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Paediatric cystic fibrosis diabetes: An update for members of the multidisciplinary team

Sarah Davies
Cystic fibrosis diabetes (CFD) is the most prevalent non-pulmonary comorbidity linked to cystic fibrosis (CF), with glucose abnormalities developing as early as childhood. Inadequately controlled glucose levels in CF can negatively impact on the lung function and nutritional status of a child or young person, which increases morbidity and mortality later in life. Early detection, intervention and monitoring of CFD plays an important part, therefore, in reducing deterioration. Those with CFD are often managed by two separate multidisciplinary teams for CF and diabetes; communication between the teams is essential to optimise care and health outcomes. Commencing modulator therapy in paediatrics has been a significant recent development in CF. Outcomes are positive, but our understanding of the impact on glucose metabolism is limited and unclear. As life expectancy increases with modulator therapy, it is important to optimise glucose control to reduce future incidence of microvascular and macrovascular complications.

Cystic fibrosis diabetes (CFD) is a common comorbidity in cystic fibrosis (CF). It contributes to a deterioration in clinical status that can begin 2–4 years prior to diagnosis (Goff et al, 2016; Moran et al, 2018). CF is an inherited genetic condition that causes the cystic fibrosis transmembrane conductance regulator (CFTR) protein to change, resulting in thick, viscous, dehydrated secretions in sweat glands and in respiratory, gastrointestinal and reproductive tracts (Ode et al, 2022). In the UK, CF affects over 10800 people and is the most common life-limiting genetic condition (Cystic Fibrosis Trust, 2022a). Features include pulmonary exacerbations, lung failure, pancreatic insufficiency, intestinal obstruction, liver disease and CFD.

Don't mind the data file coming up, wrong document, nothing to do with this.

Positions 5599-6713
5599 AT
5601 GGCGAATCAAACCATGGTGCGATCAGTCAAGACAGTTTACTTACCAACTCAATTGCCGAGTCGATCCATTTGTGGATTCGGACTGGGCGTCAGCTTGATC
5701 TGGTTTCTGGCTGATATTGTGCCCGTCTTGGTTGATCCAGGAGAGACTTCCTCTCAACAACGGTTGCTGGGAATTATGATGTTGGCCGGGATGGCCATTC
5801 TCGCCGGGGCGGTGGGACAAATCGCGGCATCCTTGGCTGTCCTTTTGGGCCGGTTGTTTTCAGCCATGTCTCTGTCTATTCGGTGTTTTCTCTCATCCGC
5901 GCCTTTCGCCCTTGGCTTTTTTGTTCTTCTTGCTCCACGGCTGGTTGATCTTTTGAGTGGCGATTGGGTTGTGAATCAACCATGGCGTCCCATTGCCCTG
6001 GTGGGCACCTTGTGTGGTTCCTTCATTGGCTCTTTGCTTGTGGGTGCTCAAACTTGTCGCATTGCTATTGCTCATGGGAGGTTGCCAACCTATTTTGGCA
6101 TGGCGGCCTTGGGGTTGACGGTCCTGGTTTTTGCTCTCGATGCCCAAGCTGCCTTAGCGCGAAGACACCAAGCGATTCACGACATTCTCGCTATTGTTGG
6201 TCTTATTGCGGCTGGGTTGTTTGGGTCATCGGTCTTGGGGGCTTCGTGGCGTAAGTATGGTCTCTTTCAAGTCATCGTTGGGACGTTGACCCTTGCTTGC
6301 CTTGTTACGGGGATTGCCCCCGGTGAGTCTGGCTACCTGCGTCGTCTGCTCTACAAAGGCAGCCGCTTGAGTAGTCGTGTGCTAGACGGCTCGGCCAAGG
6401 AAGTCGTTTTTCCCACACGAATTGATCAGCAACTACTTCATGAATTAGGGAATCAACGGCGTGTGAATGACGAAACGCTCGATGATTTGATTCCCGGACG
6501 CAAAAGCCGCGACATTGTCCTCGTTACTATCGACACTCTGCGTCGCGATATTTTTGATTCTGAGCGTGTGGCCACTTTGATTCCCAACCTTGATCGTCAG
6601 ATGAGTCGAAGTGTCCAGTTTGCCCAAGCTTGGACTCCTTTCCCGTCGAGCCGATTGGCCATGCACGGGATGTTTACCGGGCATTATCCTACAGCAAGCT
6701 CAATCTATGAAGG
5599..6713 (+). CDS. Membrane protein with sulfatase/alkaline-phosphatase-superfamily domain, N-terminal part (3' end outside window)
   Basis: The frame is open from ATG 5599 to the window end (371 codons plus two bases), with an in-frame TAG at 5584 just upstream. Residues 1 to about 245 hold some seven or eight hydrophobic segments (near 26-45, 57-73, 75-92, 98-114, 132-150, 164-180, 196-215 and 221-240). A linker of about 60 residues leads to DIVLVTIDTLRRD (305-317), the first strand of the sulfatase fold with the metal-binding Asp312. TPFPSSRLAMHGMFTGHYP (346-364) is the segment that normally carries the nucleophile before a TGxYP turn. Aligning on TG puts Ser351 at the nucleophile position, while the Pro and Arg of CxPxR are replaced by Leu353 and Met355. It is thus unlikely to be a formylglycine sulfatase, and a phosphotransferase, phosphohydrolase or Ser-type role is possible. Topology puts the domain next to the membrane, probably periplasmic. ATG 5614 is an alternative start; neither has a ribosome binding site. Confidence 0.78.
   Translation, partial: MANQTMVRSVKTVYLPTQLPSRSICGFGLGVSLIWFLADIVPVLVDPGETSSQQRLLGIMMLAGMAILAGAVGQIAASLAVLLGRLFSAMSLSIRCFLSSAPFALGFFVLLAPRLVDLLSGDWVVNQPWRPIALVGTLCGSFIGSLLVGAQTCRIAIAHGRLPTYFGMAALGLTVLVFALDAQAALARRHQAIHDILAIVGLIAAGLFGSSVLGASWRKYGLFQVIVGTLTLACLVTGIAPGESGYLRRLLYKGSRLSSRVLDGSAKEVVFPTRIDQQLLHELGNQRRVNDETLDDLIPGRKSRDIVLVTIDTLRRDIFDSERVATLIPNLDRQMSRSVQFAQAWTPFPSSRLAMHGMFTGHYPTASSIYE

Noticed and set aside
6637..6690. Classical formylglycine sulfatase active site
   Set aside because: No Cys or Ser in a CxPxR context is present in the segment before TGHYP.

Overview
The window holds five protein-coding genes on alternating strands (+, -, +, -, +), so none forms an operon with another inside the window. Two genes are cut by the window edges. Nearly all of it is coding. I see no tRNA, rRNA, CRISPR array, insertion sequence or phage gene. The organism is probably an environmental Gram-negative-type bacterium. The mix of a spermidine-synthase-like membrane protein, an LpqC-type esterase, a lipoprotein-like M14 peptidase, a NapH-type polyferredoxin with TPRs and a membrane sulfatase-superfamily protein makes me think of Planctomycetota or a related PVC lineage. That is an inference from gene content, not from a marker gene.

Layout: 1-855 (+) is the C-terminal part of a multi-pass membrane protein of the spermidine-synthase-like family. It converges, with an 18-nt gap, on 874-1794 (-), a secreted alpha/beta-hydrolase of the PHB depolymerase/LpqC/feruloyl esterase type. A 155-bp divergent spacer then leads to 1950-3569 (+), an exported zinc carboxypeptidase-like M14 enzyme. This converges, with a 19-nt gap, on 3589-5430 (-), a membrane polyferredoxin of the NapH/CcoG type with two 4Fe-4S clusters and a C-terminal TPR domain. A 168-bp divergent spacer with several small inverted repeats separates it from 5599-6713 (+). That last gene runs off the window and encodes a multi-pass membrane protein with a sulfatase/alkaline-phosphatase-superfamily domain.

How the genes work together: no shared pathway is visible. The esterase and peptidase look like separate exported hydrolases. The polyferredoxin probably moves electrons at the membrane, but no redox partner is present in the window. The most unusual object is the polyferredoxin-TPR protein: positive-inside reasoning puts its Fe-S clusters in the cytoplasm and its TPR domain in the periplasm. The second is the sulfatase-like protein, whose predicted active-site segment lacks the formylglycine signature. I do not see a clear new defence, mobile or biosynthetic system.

Epidemiology

In 2020–21, CFD accounted for 0.6% (192) of children and young people (CYP) with diabetes aged 0–24 years in England and Wales (National Paediatric Diabetes Audit, 2022). The overall figure is likely to be higher, as those aged <24 years who had already transitioned to adult services were not included. 

The UK CF Registry annual report for 2021 showed that 29.8% of those with CF aged ≥10 years and 8.3% of those aged 10–15 years required treatment for CFD (CF Trust, 2022a). Again, these figures may have been higher as annual screening for CFD commences from 10 years in the UK while we know that glucose abnormalities can occur earlier, although incidence usually increases with age (Grandados et al, 2019; Kaminski et al, 2019). 

Increased incidence of CFD has been found in those with pancreatic insufficiency, poor lung function, steroid use, CF-related liver disease, continuous enteral feeding, females, family history of type 2 diabetes, transplantation, early age glucose abnormality, incretin changes and with certain gene variants (Moran et al, 2018; Granados et al, 2019). 

Pathophysiology

Box 1 shows the different variant classes of CF. Classes I, II and III are associated with higher incidence of CFD (Merjaneh et al, 2022).

CFD differs from type 1 or type 2 diabetes in its management and diagnosis (Ode et al, 2022). In CFD, insulin deficiency occurs because of obstructive damage of islet cells in the pancreas, leading to beta-, alpha- and polypeptide cell loss (Moran et al, 2018). This means that insulin, glucagon and polypeptide secretion is reduced, but not totally lost (Moran et al, 2018).